Young Star

Dreaming of electric sheep

Franz Pantaleon - The Philippine Star
Dreaming of electric sheep
Paired with cinematic camera movement, a talented cast of actors-turned-assets through motion capture technology, and sound design that elicits a wide berth of emotions, each scene in this videogame plays out like a movie.

Videogame ‘Detroit: Become Human’ teaches us what it’s like to be an  AI android.

MANILA, Philippines — It’s the storytelling that’ll pull you in.

The year is 2038 in Detroit, Michigan. Cars have yet to fly, shoelaces still don’t tie themselves, and you’re probably waiting for your crush’s reply to a message you sent back in 2018. Oh, and there are androids… lots of them. They work menial jobs, run errands, and even help in police investigations — you know, all that fun stuff we humans want to avoid.

All is well and good, until some of them gain a sense of consciousness and take matters into their own hands. These malfunctioning units, known as deviants, have been deemed a problem to society. And now, they’re your problem.

With the upcoming Playstation 4 game “Detroit: Become Human,” developer Quantic Dream takes the question “What does it mean to be human?” and flips it on its head. You’re given control of three androids, each with its own purpose and place in society, whose lives you follow through the course of the game — Connor, a seemingly perfect prototype who aids the police in deviant-related cases; Kara, a standard housekeeping unit tasked with, well, keeping house; and Markus, a diligent PA to a wealthy, elderly painter who treats him as if he were his own son. Being an android in Detroit isn’t all it’s made out to be, as our protagonists soon discover and attempt to come to terms with.

Human history is riddled with cause and effect — choices offered, decisions being made, and outcomes we learn to live with. At the end of the day, we make the choices that matter to us at the moment, and “Detroit: Become Human” explores just that existential reality.

Boasting several “endings,” the game finds its roots in Chaos Theory which states, roughly, that something as small as the flutter of a butterfly’s wing can ultimately cause a typhoon halfway around the world. This is illustrated in a flowchart that maps the actions and interactions a player makes in each scene. It’s a fun little detail for the casual everyman as well as a nifty guide for Platinum Trophy-chasers out there.

To say that “Detroit: Become Human” is a decision-based game may be a bit too simplistic. The game pushes the envelope by immersing players in the lives of its characters. Walking around the linear levels to complete tasks such as picking up paint at the store, taking out the trash, and negotiating a hostage situation may seem like mundane tasks at first, but none without purpose. It’s a slow burn that builds in intensity — leading to nail-biting moments, exciting climaxes, and oh-so-satisfying, or shocking, conclusions — and, ultimately, it develops our empathy. Even for androids.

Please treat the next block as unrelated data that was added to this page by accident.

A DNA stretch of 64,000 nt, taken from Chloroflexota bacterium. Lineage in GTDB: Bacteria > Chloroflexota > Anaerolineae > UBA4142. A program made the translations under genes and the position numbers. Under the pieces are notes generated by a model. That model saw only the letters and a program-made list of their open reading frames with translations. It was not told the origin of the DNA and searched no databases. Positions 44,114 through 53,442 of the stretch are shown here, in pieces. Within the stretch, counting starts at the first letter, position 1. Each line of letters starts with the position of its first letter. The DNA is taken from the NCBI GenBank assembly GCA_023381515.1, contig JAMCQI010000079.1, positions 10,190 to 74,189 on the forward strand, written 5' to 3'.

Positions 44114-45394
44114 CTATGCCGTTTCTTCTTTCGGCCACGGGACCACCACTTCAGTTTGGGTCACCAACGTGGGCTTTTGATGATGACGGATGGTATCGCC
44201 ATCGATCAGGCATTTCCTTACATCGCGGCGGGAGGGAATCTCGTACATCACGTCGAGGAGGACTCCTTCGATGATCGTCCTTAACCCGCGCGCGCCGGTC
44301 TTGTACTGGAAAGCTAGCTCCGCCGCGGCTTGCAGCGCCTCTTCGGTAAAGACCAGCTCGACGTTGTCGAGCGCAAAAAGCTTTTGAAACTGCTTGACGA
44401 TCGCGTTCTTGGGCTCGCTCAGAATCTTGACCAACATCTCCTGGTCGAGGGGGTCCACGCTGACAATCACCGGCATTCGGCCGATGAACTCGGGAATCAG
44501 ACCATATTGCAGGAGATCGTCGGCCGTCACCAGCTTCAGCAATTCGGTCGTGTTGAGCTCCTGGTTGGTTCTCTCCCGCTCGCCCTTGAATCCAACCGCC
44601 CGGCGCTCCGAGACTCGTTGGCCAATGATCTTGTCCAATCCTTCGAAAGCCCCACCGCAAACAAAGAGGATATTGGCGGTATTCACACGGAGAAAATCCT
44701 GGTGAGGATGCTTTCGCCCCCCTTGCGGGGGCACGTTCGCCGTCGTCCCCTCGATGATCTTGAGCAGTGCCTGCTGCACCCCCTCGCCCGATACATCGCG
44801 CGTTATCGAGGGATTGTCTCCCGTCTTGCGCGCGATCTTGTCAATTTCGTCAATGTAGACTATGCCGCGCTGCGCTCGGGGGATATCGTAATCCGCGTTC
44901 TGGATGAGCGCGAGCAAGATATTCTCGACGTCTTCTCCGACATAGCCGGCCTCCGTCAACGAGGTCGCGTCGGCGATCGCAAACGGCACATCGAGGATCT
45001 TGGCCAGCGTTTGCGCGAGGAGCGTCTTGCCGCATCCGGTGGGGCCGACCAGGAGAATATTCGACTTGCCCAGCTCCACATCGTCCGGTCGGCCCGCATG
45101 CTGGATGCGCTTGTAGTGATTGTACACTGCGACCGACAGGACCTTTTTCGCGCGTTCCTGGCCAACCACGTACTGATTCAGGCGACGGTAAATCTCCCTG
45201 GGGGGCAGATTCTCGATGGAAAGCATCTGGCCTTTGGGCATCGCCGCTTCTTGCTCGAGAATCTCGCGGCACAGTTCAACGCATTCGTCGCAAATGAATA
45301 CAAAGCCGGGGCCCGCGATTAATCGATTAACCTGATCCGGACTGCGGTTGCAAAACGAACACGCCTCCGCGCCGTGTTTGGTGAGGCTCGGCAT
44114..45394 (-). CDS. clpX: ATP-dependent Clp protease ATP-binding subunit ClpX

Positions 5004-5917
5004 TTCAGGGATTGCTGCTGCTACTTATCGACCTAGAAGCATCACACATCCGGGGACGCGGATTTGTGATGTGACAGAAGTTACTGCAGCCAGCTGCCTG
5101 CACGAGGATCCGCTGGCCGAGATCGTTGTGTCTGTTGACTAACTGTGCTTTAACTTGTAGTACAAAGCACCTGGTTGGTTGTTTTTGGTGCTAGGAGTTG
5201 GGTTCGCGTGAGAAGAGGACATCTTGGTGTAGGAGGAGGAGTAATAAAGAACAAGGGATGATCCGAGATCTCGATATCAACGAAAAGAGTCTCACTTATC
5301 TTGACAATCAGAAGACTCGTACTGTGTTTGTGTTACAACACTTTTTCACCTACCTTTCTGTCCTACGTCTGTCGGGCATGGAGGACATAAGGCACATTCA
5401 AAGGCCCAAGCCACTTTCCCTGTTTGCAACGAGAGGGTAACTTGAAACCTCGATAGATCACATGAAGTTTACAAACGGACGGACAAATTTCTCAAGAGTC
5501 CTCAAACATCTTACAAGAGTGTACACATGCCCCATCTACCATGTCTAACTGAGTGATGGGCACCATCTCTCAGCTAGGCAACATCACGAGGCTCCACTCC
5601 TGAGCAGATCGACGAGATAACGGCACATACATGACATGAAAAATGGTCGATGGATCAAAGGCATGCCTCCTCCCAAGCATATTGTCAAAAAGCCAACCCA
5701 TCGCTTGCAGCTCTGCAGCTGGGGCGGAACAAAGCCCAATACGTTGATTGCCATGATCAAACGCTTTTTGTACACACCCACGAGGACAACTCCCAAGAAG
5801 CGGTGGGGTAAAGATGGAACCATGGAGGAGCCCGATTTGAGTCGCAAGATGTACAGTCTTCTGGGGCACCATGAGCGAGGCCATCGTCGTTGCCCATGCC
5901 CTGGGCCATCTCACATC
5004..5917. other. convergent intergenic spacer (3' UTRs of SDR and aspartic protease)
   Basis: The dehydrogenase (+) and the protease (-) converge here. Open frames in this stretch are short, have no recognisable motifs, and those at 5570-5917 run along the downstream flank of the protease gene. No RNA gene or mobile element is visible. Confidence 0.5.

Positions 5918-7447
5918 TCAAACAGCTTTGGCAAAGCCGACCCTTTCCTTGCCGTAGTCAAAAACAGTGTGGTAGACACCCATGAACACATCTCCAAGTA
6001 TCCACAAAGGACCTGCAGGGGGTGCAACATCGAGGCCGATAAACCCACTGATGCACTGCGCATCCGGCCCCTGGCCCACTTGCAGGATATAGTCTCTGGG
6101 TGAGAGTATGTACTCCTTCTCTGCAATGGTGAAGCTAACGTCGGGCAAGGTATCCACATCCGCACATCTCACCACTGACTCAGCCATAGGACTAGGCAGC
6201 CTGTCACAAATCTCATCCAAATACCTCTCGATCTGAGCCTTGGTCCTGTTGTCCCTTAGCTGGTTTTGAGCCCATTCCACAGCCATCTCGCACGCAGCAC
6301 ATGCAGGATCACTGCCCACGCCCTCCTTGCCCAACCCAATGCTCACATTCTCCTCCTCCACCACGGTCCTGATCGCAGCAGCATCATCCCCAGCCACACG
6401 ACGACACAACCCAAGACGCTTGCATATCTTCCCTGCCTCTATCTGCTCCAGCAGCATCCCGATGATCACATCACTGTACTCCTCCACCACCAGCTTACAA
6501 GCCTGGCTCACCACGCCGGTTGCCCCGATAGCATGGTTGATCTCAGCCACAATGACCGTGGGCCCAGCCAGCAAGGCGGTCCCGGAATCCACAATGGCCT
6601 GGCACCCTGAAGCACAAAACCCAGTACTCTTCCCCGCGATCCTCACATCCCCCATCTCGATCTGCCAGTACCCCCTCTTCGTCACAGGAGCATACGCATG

It’s videogame storytelling like no other. Paired with cinematic camera movement, a talented cast of actors-turned-assets through motion capture technology, and sound design that elicits a wide berth of emotions, each scene plays out like a movie. But that’s where the similarities between the two mediums end. While cinema allows viewers a distanced, sort of voyeuristic approach to experiencing stories, videogames demand active participation in order to progress.

All that being said, it’s a game for everyone, gamers and non-gamers alike.

At this point, you may have categorized these as the ramblings of an overexcited fan who wants everyone to partake in this marvel of a game… and you wouldn’t be mistaken. But besides being a gamer, I’m also a storyteller, and above everything else, I’m a human being just looking for people to connect with.

Sometimes I find myself wondering what other people’s lives are like, and how I’d act if I were in their shoes. “Detroit: Become Human” doesn’t grant that wish, but it comes close.

I’d like to believe in a softer world.

* * *

“Detroit: Become Human” will be available in stores on May 25.


  • Latest
Are you sure you want to log out?

Philstar.com is one of the most vibrant, opinionated, discerning communities of readers on cyberspace. With your meaningful insights, help shape the stories that can shape the country. Sign up now!

or sign in with